The term “powered transporters” covers a variety of novel personal transport devices which are mechanically propelled (propelled by a motor) as well as or instead of being manually propelled. It includes e-scooters, Segways, hoverboards, go-peds (combustion engine-powered kick-scooters), powered unicycles, and u-wheels.
This term does not include electrically-assisted pedal cycles (EAPCs), which have their own regulatory framework.
Mobility Scooters have different rules and are explained here; Mobility Scooters On The Road (Rules & UK Law) - Mobility Scooter Geek and here Mobility Scooter UK Regulations & Rules Explained (surewise.com)
Given how powered transporters are motorised and designed, they fall within the legal definition of a “motor vehicle”. Therefore the laws that apply to motor vehicles apply to powered transporters.
It is illegal to use a powered transporter:
- on a public road without complying with a number of legal requirements, which potential users will find very difficult
- in spaces that are set aside for use by pedestrians, cyclists, and horse-riders; this includes on the pavement and in cycle lanes
Any person who uses a powered transporter on a public road or other prohibited space in breach of the law is committing a criminal offence and can be prosecuted.
It is legal to use a powered transporter:
- on private land with the permission of the land owner
What law applies to the use of powered transporters?
There is no specially-designed legal regime for powered transporters. This means that they are covered by the same laws and regulations that apply to all motor vehicles.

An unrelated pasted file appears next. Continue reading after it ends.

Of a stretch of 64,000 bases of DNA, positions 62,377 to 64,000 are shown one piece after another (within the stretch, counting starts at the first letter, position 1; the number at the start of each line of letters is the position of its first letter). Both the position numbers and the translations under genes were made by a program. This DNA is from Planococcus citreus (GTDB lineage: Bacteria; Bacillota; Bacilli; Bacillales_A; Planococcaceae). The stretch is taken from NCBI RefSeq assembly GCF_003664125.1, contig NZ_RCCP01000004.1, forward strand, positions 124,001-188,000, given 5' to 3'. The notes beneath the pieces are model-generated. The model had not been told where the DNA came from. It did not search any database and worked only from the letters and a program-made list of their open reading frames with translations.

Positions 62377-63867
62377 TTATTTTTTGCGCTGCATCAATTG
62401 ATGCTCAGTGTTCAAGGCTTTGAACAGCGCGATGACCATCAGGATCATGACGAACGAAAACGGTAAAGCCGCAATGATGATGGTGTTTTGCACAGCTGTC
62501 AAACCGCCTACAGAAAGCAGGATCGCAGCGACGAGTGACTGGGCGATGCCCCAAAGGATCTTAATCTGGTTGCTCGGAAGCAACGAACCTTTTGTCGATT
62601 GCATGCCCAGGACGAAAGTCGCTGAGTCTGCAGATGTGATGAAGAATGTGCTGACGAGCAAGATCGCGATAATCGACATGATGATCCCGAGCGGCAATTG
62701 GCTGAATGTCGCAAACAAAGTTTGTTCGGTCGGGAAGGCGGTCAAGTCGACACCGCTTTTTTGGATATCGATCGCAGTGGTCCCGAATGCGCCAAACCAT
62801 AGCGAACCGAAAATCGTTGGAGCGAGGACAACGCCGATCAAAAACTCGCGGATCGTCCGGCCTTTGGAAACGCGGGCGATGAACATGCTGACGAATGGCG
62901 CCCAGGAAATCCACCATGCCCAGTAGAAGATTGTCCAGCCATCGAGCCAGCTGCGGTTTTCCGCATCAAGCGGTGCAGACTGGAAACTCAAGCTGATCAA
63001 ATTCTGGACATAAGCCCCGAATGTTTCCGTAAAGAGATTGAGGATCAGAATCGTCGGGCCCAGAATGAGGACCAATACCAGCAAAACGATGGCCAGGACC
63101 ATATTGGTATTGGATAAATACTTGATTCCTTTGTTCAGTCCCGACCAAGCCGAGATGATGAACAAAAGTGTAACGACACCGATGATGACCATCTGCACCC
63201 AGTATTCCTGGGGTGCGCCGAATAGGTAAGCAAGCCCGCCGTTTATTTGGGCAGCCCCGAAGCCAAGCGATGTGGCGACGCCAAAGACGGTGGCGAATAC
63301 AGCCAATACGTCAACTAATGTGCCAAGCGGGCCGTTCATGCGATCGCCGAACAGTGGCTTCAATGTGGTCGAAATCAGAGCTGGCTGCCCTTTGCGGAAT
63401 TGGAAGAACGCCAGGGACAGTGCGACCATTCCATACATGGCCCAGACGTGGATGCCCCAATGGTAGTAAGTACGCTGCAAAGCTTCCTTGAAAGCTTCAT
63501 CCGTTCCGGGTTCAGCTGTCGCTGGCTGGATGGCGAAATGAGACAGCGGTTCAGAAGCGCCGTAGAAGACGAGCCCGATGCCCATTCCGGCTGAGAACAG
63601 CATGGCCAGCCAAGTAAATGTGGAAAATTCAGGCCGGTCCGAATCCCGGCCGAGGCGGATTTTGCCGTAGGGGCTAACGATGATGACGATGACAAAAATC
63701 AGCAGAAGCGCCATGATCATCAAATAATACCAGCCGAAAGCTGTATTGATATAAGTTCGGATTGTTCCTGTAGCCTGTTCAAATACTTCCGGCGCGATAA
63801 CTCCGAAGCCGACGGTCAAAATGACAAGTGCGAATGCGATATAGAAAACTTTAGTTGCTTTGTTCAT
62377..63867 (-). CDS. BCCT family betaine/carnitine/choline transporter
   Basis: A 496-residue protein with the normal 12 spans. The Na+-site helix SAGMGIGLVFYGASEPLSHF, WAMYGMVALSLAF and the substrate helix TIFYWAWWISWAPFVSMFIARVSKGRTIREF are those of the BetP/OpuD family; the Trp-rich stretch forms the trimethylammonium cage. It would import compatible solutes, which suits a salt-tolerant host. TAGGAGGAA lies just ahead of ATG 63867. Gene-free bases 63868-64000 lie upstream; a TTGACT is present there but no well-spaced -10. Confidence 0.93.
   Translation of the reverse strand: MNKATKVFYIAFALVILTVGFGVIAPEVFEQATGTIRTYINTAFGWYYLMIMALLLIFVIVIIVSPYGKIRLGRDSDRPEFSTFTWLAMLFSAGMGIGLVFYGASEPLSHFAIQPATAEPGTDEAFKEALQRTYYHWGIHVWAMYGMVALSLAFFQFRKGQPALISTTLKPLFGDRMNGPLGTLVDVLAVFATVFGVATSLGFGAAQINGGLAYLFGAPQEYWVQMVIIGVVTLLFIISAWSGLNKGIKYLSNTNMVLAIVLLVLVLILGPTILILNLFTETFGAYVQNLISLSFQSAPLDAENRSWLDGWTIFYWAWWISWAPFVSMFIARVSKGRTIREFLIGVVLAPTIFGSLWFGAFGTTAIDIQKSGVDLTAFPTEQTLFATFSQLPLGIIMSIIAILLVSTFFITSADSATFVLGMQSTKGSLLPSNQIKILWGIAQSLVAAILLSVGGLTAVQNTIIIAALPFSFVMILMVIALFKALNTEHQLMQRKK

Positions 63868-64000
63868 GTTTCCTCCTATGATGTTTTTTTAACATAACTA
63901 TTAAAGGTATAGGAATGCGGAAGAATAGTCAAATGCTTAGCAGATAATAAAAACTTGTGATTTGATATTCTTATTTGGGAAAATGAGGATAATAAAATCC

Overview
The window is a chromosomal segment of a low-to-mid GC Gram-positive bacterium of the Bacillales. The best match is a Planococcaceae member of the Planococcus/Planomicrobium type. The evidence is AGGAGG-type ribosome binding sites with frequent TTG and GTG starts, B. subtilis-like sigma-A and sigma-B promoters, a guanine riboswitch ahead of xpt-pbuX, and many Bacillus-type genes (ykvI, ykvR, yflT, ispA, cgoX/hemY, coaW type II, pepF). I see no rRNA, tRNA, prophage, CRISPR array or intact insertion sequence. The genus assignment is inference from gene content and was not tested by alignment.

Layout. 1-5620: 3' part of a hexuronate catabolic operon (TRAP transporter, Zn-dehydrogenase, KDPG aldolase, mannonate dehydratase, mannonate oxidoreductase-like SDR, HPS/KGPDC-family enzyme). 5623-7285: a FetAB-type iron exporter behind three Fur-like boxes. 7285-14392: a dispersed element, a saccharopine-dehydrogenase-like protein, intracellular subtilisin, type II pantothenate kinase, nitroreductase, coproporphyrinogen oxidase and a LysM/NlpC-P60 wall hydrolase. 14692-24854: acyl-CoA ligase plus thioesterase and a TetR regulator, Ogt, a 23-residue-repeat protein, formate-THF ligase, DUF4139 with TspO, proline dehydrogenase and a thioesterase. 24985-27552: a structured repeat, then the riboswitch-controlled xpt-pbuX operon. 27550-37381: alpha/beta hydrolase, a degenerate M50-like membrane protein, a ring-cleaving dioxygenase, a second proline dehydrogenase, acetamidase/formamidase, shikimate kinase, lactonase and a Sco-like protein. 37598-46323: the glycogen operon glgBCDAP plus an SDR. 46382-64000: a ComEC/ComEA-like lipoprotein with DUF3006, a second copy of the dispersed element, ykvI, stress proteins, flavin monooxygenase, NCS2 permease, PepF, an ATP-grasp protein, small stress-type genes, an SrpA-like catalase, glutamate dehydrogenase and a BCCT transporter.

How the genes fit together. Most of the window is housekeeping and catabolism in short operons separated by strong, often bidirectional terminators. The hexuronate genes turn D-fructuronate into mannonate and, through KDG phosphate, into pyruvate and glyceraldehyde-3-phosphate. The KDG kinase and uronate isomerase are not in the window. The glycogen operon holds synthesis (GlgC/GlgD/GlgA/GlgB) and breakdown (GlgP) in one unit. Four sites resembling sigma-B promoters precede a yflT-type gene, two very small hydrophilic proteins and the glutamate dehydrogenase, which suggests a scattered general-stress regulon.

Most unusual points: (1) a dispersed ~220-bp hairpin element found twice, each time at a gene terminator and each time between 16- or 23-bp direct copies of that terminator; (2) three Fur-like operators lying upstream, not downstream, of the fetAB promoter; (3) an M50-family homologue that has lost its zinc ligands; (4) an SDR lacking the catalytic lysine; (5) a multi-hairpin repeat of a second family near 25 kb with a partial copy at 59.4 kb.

The definition of “motor vehicle” as set out in the Road Traffic Act 1988 is “any mechanically propelled vehicle intended or adapted for use on roads”. There is case law confirming that powered transporters fall within this definition (see section 8 of this information sheet).
The law aims to ensure safety, consistency, and environmental sustainability in the manufacture and use of motor vehicles. Failures to comply with these rules are criminal offences for which users can be arrested and prosecuted.
Where can a powered transporter be used legally?
You can use powered transporters on private land to which the public does not have access without legal restrictions. The permission of the owner or occupier of the land must be obtained however.
In other spaces various laws and regulations restrict the use of motor vehicles, including powered transporters. The way in which they restrict the use of powered transporter depends on where that use takes place.
The government has begun trials of e-scooters
- Read more information on where trials are taking place and the rules to follow.
- Trials are for approved rental e-scooters only. The rules for private e-scooters and other powered transporters have not changed and are as follows.
- If you use an e-scooter illegally, you could face a fine and penalty points on your licence, and the e-scooter could be impounded.
Pavements and other pedestrian-only areas
It is an offence to use powered transporters on the pavement. By section 72, Highway Act 1835 it is an offence to ride on, or to lead or draw a carriage on a pavement. This rule applies almost all vehicles, with special legal exceptions for mobility scooters and wheelchairs.
In addition, powered transporters are forbidden from using footpaths. A footpath is a public right of way over land which may only be used on foot (as opposed to a bridleway or a carriageway). Mechanically-propelled vehicles are forbidden from using footpaths by section 34 Road Traffic Act 1988.
Cycle lanes, bridleways, and restricted byways
Powered transporters are prohibited from using cycle tracks, cycle lanes on roads, or other spaces dedicated to pedal cycle use only (section 21(1), Road Traffic Act 1988). EAPCs and mobility scooters are exempt from this ban.